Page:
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Substance P accelerates hypercellularity and angiogenesis in tendon tissue and enhances paratendinitis in response to Achilles tendon overuse in a tendinopathy model
  1. Gustav Andersson1,
  2. Ludvig J Backman1,
  3. Alexander Scott2,3,
  4. Ronny Lorentzon4,
  5. Sture Forsgren1,
  6. Patrik Danielson1
  1. 1Department of Integrative Medical Biology, Anatomy Section, Umeå University, Umeå, Sweden
  2. 2Department of Physical Therapy, University of British Columbia, Vancouver, British Columbia, Canada
  3. 3Centre for Hip Health and Mobility, Vancouver Coastal Health and Research Institute, Vancouver, British Columbia, Canada
  4. 4Department of Surgical and Perioperative Sciences, Sports Medicine Unit, Umeå University, Umeå, Sweden
  1. Correspondence to Dr Patrik Danielson, Department of Integrative Medical Biology, Anatomy Section, Umeå University, SE-901 87 Umeå, Sweden; patrik.danielson{at}anatomy.umu.se

Abstract

Background Tenocytes produce substance P (SP), and its receptor (neurokinin-1 receptor (NK-1R)) is expressed throughout the tendon tissue, especially in patients with tendinopathy and tissue changes (tendinosis) including hypercellularity and vascular proliferation. Considering the known effects of SP, one might ask whether SP contributes to these changes.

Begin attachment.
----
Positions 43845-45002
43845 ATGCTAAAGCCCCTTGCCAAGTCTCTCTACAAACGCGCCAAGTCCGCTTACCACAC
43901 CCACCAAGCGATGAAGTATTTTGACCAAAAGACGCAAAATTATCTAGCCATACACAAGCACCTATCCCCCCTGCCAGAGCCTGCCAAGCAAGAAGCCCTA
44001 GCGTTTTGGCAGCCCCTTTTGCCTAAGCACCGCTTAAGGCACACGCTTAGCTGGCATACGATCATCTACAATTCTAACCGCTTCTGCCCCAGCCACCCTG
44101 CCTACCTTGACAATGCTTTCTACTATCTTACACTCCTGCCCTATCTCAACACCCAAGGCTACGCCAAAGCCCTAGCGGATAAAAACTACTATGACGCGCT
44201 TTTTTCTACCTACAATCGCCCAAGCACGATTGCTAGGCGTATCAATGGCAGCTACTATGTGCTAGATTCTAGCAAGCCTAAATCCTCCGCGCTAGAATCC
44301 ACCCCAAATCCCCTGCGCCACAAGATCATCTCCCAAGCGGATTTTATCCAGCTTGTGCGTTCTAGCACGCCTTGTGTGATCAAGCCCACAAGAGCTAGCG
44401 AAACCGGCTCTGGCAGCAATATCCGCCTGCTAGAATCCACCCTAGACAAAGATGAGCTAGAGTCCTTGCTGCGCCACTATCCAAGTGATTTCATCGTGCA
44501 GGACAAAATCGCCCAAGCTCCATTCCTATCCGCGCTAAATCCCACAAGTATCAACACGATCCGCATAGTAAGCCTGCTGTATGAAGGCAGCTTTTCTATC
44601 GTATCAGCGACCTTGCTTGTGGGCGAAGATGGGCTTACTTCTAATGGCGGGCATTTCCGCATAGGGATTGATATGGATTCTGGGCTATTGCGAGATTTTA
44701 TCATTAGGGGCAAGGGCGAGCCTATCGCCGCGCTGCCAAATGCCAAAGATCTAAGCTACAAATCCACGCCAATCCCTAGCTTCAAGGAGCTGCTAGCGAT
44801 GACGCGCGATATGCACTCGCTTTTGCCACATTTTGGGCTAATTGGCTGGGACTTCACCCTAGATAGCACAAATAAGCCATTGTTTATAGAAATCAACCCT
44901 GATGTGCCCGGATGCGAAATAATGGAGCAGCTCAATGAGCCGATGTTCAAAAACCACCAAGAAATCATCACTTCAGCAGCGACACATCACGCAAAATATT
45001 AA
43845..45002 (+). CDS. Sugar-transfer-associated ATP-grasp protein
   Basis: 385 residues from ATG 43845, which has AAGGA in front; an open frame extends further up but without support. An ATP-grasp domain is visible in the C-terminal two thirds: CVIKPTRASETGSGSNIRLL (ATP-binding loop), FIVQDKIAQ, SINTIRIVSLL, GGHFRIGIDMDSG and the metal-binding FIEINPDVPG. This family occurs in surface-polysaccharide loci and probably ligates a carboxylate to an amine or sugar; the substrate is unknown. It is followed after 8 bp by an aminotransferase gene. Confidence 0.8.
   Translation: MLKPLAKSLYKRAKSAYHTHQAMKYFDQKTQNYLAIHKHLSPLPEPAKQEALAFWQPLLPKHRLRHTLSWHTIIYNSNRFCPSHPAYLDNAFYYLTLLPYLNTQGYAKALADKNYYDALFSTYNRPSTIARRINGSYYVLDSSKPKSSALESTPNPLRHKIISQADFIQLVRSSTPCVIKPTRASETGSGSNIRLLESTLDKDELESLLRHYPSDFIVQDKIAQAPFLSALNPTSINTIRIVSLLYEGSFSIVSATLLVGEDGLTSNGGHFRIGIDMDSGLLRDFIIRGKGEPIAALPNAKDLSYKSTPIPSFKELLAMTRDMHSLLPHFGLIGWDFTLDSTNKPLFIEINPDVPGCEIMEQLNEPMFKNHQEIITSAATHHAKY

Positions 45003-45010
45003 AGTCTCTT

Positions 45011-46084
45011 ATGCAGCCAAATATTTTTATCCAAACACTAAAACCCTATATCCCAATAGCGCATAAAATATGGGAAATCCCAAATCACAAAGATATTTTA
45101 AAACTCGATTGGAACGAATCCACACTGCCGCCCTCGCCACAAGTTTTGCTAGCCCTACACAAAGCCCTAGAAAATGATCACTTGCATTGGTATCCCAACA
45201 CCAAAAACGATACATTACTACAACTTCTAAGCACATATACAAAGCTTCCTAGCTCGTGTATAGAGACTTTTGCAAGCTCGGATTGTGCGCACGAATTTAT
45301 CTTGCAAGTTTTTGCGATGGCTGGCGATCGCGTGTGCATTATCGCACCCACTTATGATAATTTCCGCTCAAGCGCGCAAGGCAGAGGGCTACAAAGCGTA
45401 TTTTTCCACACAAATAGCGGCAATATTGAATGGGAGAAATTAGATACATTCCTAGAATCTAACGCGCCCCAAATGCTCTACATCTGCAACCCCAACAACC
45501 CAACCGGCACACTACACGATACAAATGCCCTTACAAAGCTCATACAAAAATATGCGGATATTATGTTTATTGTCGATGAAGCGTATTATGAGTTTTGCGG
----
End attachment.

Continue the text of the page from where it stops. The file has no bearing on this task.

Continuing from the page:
Objectives To test whether development of tendinosis-like changes (hypercellularity and angiogenesis) is accelerated during a 1-week course of exercise with local administration of SP in an established Achilles tendinopathy model.

Methods Rabbits were subjected to a protocol of Achilles tendon overuse for 1 week, in conjunction with SP injections in the paratenon. Exercised control animals received NaCl injections or no injections, and unexercised, uninjected controls were also used. Tenocyte number and vascular density, as well as paratendinous inflammation, were evaluated. Immunohistochemistry and in situ hybridisation to detect NK-1R were conducted.

Results There was a significant increase in tenocyte number in the SP-injected and NaCl-injected groups compared with both unexercised and exercised, uninjected controls. Tendon blood vessels increased in number in the SP-injected group compared with unexercised controls, a finding not seen in NaCl-injected controls or in uninjected, exercised animals. Paratendinous inflammation was more pronounced in the SP-injected group than in the NaCl controls. NK-1R was detected in blood vessel walls, nerves, inflammatory cells and tenocytes.

Conclusions SP accelerated the development of tendinosis-like changes in the rabbit Achilles tendon, which supports theories of a potential role of SP in tendinosis development; a fact of clinical interest since SP effects can be effectively blocked. The angiogenic response to SP injections seems related to paratendinitis.

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Footnotes

  • Funding Financial support has been obtained from the Faculty of Medicine at Umeå University (SF, PD), the Sigurd and Elsa Golje Memorial Foundation (PD), the Tore Nilsson Foundation for Medical Research (PD), the J C Kempe and Seth M Kempe Memorial Foundations, Örnsköldsvik (SF) and Worksafe, British Columbia, Canada (AS).

  • Competing interests None.

  • Provenance and peer review Not commissioned; externally peer reviewed.

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